President Bashar al-Assad has won a fourth term after winning Syria’s presidential election, generally binned as a farcical exercise by his detractors, whose number is legion. It shall not be easy to shore up his reputation in the perspective of the comity of nations; suffice it to register that he will exploit his inhouse constituency to the extent possible, and in parallel to his repressive rule, Russia’s meddling from the skies and the prevarication of the United Nations.
Mr Assad has won 95.1 per cent of the votes, and the turnout was 78.6 per cent. His two challengers, Abdullah Salloum Abdullah and Mahmoud Ahmed Mari, gained 1.5 per cent and 3.3 per cent of the vote respectively. Syria’s opposition called the vote a farce, while the US and European countries said it was not free or fair.
This was gross understatement, to say the least. As he cast his ballot last Wednesday, Assad said the West’s opinion counted for “zero”, a testament to the intrinsically defiant attitude of a repressive dictator. Syria has been devastated by a decade-long conflict that erupted after Assad’s government responded with deadly force to peaceful pro-democracy protests in March 2011 in the wake of the Arab Spring. The fighting has left at least 388,000 people dead and caused half the population to flee their homes, including almost six million refugees abroad.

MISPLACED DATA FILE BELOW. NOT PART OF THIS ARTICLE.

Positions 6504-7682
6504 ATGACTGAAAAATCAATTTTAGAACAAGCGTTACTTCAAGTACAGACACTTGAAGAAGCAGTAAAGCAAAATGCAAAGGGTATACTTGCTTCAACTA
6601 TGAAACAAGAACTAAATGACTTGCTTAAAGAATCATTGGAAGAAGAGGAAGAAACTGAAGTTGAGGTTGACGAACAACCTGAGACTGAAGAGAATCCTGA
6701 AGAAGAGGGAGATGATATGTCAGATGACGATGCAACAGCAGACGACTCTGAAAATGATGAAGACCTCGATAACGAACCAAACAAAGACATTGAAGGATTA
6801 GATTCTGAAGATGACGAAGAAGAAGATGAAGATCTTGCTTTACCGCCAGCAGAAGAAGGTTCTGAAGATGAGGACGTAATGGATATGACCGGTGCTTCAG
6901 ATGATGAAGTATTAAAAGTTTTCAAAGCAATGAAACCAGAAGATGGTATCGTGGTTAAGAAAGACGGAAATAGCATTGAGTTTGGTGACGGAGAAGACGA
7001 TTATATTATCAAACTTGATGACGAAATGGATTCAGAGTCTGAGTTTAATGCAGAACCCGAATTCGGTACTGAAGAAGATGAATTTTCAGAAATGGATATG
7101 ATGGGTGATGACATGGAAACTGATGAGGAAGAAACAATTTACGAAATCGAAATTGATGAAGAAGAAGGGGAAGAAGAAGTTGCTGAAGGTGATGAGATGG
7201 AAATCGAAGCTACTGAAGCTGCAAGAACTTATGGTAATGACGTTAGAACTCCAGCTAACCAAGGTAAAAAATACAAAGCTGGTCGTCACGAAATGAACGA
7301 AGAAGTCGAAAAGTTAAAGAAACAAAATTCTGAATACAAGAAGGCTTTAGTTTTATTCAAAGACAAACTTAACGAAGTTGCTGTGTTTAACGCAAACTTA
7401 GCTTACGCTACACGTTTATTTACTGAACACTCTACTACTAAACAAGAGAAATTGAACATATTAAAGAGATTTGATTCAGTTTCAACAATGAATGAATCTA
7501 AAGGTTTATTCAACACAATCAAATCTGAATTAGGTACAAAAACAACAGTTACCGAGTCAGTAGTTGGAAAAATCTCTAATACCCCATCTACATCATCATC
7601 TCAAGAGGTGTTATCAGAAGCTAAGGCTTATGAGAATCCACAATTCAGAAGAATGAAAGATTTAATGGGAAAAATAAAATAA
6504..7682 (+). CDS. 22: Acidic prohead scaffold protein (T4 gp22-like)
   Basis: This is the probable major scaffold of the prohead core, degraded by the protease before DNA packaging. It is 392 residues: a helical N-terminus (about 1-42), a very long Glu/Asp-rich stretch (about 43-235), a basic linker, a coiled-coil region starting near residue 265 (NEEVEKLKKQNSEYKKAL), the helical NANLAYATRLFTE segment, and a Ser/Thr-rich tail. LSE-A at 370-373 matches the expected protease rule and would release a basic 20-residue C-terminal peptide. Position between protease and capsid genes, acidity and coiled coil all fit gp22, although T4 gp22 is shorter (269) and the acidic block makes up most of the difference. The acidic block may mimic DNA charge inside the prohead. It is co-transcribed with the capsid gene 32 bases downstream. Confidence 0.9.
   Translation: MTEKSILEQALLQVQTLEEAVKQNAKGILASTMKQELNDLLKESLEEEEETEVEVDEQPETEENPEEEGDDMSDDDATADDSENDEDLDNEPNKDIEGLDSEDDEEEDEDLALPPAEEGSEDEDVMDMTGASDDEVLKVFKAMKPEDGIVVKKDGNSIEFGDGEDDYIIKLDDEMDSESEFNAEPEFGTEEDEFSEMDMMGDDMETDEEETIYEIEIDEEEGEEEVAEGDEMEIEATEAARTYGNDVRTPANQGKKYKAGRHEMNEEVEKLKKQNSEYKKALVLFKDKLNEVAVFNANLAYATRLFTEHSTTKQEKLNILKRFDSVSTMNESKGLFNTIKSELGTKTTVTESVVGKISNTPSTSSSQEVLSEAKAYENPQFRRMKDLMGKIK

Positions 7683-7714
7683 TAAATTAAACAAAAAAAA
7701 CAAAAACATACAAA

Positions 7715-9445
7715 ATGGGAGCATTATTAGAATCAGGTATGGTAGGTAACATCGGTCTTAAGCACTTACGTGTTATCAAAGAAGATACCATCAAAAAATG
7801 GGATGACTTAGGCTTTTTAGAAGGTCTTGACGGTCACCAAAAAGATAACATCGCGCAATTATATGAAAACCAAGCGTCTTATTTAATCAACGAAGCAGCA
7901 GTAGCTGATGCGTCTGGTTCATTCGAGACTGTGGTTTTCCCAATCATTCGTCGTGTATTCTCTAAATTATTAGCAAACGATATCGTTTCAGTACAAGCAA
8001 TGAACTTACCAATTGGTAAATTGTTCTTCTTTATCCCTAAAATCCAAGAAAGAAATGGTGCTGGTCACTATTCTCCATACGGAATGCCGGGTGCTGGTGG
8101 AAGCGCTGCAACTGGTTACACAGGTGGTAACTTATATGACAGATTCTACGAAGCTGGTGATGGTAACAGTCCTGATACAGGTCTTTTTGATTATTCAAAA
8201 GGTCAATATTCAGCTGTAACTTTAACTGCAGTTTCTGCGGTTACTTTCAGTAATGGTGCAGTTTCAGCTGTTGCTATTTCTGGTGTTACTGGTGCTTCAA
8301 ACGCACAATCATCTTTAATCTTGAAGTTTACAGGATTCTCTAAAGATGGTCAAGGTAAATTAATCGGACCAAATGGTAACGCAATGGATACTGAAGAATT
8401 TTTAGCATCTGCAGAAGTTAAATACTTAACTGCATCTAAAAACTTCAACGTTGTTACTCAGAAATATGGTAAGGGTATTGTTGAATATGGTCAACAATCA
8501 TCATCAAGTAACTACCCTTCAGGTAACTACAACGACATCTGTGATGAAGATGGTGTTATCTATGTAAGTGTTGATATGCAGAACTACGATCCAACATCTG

The election was held in government-controlled areas of the country and in some Syrian embassies overseas. It is pretty obvious that the presidential election has stoked a summer of discontent in beleaguered Damascus and further afield. A robust protest against the election was held in the rebel-controlled Idlib province, while the country’s exiled opposition called the vote a farce.
Yahya al-Aridi, spokesman for the Syrian Negotiation Commission, said that it showed “contempt towards the Syrian people”. “It’s a decision by the government, aided by Russia and Iran, to kill the political process,” he said. “It’s a continuation of tyranny. This is the price we had to pay for freedom”.
At another remove, the foreign ministers of France, Germany, Italy, the UK and the United States released a joint statement before the vote, calling it “illegitimate” and saying it would be “neither free nor fair” without the supervision of the United Nations. Which entity, one is inclined to add, did not intervene even at the peak of the Syrian crisis.
It was a statement of no-confidence against the presidential palace in Damascus. It is pretty obvious too that the tide of the war has turned decisively in Assad’s favour.